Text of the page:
Unfortunately, policymakers and the mainstream media are largely hand-waving this critical section of analysis from Imperial College. The only thing they can see right now is the headline: “Millions Will Die If the Government Does Not Act”.

The reality, though, is that with no ethical or economic impact studies on these strategies, it’s impossible to tell what the best course of action is. It’s easy to say that we need to rescue as many lives as possible, but there’s a world of implication here you need to ignore to make that argument.

Weekly claims for unemployment insurance have already risen to 281,000 between March 8 and 14, spiking 70,000 from the week prior. According to an analysis from the Economic Policy Institute (EPI), at least 3 million people could lose their jobs by summer. This doesn’t just pose a financial burden for those who are affected but a safety and health burden.

Many airlines are already being driven into technical bankruptcy, according to the CAPA Centre for Aviation. Retail and local businesses are sure to follow.

Putting strict and widespread quarantine measures in place, although well-intentioned, may very well end up doing more harm than good in the long run. I believe I said this last week, but everyone needs to put food on the table and a roof over their heads to survive. 

You’re probably not seeing this discussed very much in the media, but I expect that will change once the world feels the brunt of a recession and Americans are hurting.

This is an ugly situation with no good answers, but I don’t see a suppression or mitigation strategy remaining in public favor for too long. That said, I think the market will continue to face pressure until the sentiment flips. Either that or in 18 months when we have a working vaccine.

In the meantime, there will only be a few safe havens and upside opportunities for investors. If you’re on the lookout, I’ll be revealing my top four “Stay at Home” stock picks this weekend (Sunday) in my investment advisory Technology and Opportunity. These will be your safe havens during the COVID-19 meltdown.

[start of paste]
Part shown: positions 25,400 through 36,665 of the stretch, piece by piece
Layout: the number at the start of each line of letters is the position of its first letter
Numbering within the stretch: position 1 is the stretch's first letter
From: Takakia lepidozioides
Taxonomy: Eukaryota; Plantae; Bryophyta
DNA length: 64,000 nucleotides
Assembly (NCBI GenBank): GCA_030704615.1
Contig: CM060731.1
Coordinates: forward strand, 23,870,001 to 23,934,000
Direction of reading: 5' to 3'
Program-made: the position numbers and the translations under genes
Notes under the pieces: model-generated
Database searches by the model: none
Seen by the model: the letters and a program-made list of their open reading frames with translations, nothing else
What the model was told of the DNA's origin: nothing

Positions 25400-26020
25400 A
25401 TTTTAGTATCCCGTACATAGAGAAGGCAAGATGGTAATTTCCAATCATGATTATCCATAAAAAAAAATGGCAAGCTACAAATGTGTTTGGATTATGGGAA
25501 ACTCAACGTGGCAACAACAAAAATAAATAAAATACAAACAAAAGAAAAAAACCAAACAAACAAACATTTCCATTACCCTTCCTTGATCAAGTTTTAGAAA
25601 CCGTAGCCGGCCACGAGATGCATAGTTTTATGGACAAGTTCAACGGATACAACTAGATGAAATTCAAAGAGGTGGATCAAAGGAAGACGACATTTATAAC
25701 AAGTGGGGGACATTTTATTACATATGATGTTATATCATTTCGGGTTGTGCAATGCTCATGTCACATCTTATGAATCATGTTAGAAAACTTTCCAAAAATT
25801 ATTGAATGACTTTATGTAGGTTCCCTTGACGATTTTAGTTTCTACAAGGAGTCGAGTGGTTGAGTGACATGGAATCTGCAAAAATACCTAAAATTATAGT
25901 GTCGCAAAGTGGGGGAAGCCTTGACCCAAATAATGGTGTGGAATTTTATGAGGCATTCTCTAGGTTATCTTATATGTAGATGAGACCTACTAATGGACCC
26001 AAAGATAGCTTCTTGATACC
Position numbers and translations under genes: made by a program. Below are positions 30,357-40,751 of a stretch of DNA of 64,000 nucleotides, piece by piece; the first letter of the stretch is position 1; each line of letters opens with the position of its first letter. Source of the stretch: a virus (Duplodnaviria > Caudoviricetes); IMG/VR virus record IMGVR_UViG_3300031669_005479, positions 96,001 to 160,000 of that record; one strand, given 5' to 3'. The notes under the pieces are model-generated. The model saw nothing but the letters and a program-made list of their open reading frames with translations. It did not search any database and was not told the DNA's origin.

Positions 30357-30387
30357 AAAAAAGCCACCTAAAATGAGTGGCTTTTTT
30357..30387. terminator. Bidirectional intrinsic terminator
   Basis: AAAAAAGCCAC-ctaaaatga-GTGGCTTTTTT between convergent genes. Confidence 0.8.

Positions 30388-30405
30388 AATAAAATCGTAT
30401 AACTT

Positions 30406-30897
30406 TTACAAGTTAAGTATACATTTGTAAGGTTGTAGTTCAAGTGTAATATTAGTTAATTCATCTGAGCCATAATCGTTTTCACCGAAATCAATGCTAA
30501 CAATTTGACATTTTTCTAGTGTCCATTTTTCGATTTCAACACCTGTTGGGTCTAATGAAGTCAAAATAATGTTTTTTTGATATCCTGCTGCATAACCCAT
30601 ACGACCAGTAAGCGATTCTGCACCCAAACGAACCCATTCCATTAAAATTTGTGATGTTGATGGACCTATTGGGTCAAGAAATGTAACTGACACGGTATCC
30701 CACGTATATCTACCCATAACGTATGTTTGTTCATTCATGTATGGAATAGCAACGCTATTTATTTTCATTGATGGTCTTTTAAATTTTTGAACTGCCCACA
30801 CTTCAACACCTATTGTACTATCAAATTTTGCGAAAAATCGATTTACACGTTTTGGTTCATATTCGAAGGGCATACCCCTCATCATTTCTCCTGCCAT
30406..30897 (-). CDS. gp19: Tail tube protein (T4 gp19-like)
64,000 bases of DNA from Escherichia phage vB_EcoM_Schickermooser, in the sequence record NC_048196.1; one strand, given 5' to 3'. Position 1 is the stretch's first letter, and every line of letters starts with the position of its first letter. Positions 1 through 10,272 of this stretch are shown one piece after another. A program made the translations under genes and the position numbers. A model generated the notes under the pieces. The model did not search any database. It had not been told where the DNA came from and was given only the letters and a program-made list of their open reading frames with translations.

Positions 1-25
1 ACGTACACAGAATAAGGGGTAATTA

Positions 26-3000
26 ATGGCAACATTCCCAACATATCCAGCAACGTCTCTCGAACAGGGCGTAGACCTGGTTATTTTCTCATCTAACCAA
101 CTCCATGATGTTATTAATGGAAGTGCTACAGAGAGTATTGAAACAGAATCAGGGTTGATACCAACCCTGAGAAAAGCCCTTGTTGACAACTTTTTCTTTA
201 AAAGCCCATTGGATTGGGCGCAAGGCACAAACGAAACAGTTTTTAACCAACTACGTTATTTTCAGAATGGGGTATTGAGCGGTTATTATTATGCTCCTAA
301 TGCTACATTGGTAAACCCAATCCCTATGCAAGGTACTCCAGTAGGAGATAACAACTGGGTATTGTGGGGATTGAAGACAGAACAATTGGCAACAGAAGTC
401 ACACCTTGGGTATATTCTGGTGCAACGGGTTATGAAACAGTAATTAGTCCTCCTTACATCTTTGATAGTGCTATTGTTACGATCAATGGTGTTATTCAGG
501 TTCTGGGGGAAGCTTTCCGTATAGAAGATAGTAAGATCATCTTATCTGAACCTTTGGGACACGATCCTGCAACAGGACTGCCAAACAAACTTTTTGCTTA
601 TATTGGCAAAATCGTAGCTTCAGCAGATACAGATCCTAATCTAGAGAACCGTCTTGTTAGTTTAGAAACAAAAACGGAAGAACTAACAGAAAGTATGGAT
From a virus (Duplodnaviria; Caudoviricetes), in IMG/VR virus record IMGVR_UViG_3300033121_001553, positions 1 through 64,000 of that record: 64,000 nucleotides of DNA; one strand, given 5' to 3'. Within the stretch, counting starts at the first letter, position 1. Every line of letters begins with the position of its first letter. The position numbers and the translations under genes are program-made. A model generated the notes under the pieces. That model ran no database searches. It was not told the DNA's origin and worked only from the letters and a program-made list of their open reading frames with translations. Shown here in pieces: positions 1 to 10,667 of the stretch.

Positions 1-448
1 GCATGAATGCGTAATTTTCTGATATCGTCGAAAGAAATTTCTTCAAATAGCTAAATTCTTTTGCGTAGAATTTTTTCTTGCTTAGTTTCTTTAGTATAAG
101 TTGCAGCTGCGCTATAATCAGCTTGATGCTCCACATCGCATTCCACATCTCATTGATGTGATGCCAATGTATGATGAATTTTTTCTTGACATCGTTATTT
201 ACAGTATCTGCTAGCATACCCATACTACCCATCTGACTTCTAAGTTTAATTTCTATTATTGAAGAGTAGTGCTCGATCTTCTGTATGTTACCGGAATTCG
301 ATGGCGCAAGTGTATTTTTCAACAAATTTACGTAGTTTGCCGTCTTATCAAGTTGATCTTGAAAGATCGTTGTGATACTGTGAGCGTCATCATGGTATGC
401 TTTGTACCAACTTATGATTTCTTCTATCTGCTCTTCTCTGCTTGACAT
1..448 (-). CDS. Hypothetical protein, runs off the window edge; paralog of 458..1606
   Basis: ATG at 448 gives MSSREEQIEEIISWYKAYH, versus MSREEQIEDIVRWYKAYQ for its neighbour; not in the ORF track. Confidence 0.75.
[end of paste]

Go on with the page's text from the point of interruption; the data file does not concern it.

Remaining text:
I’ll also be talking about several stocks with a big upside over the next couple of weeks in a video series for members of our healthcare-focused "Topline Trader" investment service

Call us at (877) 303-4529, Monday through Friday, during regular business hours if you’re interested in joining us. I know the market might appear scary, but as long as stocks are moving, there are ways to make a profit. 

Until next time,

  JS Sig

Jason Stutman

follow basic @JasonStutman on Twitter

Jason Stutman is Wealth Daily's senior technology analyst and editor of investment advisory newsletters Technology and Opportunity and Topline Trader. His strategy for building winning portfolios is simple: Buy the disruptor, sell the disrupted.

Covering the broad sector of technology and occasionally dabbling in the political sphere, Jason has written hundreds of articles spanning topics from consumer electronics and development stage biotechnology to political forecasting and social commentary.

Outside the office Jason is a lover of science fiction and the outdoors. He writes through the lens of a futurist, free market advocate, and fiscal conservative. Jason currently hails from Baltimore, Maryland, with roots in the great state of New York.